Sant'Ambrogio

Entering the Medieval Town

Via Edmondo de Amicis defines the upper boundary of the Navigli area, in Milan. It is 1,5 Km far from Darsena and equally distant from Duomo. During the Medieval Age, this road flanked the walls of Milan and, in two different places connected the entrance gates to the city centre (Porta Ticinese and Pusterla di Sant’Ambrogio).

Pusterla di Sant’Ambrogio, despite being the minor entrance, is the most fascinating to me. Built during the XII century, the Spanish turned it into a prison in the 16th century. Gino Chierici restored the tower in 1939, rebuilding it after few ruins were left.

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Sant'Ambrogio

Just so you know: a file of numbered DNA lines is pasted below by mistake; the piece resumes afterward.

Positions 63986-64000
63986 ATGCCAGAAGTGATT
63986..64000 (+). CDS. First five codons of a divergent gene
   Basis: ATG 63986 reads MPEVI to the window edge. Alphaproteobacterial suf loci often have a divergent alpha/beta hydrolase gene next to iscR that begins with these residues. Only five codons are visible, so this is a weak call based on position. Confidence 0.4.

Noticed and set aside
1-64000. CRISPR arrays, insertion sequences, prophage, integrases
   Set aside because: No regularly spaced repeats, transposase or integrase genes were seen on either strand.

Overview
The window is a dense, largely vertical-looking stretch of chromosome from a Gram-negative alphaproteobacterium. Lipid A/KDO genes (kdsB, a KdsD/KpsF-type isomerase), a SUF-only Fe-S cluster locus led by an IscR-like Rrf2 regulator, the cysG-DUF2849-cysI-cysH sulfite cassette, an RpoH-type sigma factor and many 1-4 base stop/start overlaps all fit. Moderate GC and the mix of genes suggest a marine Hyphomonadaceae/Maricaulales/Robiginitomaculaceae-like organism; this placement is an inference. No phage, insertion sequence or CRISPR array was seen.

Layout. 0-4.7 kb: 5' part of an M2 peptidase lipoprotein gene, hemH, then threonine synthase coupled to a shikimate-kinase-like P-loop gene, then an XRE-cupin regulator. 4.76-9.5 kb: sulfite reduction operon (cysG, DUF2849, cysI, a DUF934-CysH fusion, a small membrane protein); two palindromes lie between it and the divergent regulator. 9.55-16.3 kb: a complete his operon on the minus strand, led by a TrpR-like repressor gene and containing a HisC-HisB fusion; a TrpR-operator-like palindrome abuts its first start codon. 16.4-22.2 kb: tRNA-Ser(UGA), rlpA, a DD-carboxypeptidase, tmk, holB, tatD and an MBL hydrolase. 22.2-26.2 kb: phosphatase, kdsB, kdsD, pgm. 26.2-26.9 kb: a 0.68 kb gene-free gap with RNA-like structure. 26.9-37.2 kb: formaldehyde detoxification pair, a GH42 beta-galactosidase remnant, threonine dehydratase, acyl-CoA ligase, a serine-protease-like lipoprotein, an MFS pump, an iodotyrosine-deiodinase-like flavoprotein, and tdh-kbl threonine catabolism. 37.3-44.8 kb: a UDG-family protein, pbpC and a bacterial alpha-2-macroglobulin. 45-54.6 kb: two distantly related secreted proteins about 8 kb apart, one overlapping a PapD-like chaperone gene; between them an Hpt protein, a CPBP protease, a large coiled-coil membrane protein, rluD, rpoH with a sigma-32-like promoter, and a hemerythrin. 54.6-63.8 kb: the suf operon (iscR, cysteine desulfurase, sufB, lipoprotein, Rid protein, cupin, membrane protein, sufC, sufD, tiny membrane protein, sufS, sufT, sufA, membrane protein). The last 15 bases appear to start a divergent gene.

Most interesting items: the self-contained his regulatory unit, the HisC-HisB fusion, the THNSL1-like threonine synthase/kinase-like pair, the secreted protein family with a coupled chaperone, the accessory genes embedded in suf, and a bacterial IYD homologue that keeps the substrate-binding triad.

The wanderer, the explorer, the saint

Sunday morning in Milan, 08.30 am. The city awakens in this very moment. Shops and cafes are opening, people jogging or walking their dogs. I have been wandering for 2 hours, so far.

When I left my bed, this morning, it was 6.25 am. I sat on the bed and contemplated the sun light glowing over the curtain of my windows. Then, I went out. Continue reading

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Navigli

The water magnet

I finally made it to Leonardo’s Naviglio Pavese. Back in the old days Milan used to look like Venice: a city on water. Its layout dramatically changed after the Municipality decided to bury almost all the canals, during the Thirties.

Milan changed its face to resemble a European modern capital but, the Navigli area, in the southern part of the city, still keeps its old canals and docks, to enjoy an old picture of how Milan used to be.

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